On Sunday, September 22, 1946, over 100,000 Chicagoans filled Soldier Field. They were not present to watch a Bears game. No screaming or consumption of alcohol occurred. The large crowd was praying a holy hour; that is, sitting all together in silent prayer before the Blessed Sacrament. The occasion was the celebration of the canonization of Saint Mother Cabrini by Pope Pius XII.
Frances Xavier Cabrini arrived in the United States in 1889 not speaking one word of English. She had been asked by Pope Leo XIII to minister to the Italian immigrants in the US. By the time of her death almost 30 years later, Mother Cabrini had founded schools, hospitals and orphanages across the United States, not to mention religious houses of her congregation across all of North and South America. When asked how a woman committed to prayer, chastity, poverty and obedience could be such a shrewd administrator, Cabrini responded, "We spend millions but haven't a cent. We draw from the Bank of Providence. Its funds are inexhaustible."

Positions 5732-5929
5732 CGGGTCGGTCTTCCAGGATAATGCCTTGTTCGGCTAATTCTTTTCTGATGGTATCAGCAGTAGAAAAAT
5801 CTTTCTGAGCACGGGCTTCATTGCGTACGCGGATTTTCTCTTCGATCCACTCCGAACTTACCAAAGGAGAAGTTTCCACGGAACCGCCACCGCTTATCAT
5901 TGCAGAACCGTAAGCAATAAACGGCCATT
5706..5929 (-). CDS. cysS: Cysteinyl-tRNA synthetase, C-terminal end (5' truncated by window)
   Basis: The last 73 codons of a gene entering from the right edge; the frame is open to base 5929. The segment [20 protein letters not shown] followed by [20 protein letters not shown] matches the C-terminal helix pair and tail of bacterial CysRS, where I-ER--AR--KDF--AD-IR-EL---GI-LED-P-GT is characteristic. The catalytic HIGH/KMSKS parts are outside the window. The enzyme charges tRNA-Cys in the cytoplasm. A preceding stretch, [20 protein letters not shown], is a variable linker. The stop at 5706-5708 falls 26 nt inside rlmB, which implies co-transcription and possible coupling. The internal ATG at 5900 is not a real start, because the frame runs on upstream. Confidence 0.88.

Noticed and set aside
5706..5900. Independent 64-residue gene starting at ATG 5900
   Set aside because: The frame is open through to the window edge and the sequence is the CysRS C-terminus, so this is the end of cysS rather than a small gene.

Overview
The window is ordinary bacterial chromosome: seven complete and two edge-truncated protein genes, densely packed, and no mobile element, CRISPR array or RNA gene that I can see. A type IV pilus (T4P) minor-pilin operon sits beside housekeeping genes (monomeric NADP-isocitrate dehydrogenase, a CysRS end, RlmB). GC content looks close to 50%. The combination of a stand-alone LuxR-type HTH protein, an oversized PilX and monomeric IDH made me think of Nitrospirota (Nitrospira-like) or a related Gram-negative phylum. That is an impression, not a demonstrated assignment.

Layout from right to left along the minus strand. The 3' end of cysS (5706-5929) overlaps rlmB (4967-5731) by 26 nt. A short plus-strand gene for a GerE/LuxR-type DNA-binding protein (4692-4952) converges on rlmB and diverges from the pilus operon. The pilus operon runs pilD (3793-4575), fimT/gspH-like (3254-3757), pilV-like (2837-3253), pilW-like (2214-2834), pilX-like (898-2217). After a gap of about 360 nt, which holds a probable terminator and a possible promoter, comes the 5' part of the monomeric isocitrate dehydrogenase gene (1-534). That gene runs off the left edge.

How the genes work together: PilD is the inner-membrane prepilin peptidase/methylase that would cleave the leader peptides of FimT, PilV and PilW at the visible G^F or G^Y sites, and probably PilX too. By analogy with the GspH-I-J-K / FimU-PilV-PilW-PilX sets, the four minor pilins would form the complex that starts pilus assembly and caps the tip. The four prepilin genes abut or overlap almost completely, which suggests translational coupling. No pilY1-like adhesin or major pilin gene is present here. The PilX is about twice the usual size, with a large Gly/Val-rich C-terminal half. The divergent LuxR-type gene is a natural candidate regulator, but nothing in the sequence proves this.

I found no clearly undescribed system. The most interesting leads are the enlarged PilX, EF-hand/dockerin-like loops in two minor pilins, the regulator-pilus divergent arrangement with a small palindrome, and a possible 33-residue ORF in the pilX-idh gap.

Her feast day was established on November 13th, and Cardinal Samuel Stritch said the following over WGN Radio after her canonization, words that ring true seventy years later:
She loved us. She was our benefactress. She rode our street cars. She went begging in our streets. Through alleys she went in search of little hungry children who were homeless and friendless. The very day she died she had been wrapping candy for Christmas gifts for poor children...Today we pray to her and beg her to be the special patron of our city. She loved Chicago. She served Chicago's best interests. She is a benefactress of Chicago. Mother Cabrini, pray for us.